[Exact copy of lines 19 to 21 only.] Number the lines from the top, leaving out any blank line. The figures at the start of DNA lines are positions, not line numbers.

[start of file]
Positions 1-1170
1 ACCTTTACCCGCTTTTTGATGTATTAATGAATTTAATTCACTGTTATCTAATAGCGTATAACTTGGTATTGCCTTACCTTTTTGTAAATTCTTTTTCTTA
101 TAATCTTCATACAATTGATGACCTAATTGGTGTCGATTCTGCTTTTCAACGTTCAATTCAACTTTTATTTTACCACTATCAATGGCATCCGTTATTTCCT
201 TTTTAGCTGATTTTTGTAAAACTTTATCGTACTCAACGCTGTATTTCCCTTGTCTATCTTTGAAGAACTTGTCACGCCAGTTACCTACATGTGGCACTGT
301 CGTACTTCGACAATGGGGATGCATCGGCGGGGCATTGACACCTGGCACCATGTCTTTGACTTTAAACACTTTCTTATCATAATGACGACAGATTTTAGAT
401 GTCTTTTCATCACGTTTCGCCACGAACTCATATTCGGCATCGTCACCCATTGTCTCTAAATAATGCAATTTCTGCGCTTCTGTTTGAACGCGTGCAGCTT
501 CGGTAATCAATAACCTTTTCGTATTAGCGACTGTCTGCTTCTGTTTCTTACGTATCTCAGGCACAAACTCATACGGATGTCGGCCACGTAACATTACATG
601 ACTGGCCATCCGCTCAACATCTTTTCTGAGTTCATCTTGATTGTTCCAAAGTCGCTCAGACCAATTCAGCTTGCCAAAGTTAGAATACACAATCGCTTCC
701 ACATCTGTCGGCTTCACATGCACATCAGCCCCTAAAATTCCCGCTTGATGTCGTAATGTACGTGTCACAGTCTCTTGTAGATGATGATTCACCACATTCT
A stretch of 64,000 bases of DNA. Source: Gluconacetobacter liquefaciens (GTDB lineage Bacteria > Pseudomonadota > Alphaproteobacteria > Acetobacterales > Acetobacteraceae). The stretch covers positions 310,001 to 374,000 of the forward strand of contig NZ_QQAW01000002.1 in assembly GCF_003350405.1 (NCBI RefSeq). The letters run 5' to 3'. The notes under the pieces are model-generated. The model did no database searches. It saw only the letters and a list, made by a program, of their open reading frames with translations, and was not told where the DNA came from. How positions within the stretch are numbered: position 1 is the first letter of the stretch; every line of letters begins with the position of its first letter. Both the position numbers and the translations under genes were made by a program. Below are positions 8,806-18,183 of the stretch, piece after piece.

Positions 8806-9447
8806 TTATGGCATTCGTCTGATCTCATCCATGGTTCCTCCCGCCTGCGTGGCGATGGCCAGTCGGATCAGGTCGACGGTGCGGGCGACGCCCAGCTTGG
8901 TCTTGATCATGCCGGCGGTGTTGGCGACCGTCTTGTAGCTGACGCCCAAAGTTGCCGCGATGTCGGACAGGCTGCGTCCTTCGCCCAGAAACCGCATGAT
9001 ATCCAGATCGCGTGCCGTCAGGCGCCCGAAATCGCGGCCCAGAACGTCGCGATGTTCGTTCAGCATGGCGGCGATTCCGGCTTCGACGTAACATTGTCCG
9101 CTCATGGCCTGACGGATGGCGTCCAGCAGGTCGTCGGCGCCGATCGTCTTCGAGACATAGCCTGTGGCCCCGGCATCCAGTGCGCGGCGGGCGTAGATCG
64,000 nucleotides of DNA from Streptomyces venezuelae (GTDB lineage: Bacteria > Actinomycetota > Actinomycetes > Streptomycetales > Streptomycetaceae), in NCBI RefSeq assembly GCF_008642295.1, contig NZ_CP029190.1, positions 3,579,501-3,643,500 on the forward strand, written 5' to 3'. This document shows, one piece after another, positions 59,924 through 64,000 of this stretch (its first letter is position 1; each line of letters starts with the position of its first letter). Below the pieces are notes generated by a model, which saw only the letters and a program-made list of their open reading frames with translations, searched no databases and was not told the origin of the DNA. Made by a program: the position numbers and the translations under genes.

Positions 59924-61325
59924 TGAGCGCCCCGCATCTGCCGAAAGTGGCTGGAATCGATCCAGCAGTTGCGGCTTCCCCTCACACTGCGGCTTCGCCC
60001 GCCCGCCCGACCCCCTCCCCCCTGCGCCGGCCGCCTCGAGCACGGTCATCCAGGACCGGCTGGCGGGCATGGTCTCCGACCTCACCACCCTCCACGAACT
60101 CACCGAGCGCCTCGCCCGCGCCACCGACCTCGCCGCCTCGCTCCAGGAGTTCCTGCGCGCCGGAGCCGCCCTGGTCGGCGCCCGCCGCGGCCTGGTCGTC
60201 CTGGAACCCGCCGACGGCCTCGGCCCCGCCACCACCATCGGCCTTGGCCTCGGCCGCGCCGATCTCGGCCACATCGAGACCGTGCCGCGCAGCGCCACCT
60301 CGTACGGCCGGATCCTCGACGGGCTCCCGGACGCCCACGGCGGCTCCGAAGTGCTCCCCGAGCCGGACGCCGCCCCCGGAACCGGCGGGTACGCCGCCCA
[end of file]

60001 GCCCGCCCGACCCCCTCCCCCCTGCGCCGGCCGCCTCGAGCACGGTCATCCAGGACCGGCTGGCGGGCATGGTCTCCGACCTCACCACCCTCCACGAACT
60101 CACCGAGCGCCTCGCCCGCGCCACCGACCTCGCCGCCTCGCTCCAGGAGTTCCTGCGCGCCGGAGCCGCCCTGGTCGGCGCCCGCCGCGGCCTGGTCGTC
60201 CTGGAACCCGCCGACGGCCTCGGCCCCGCCACCACCATCGGCCTTGGCCTCGGCCGCGCCGATCTCGGCCACATCGAGACCGTGCCGCGCAGCGCCACCT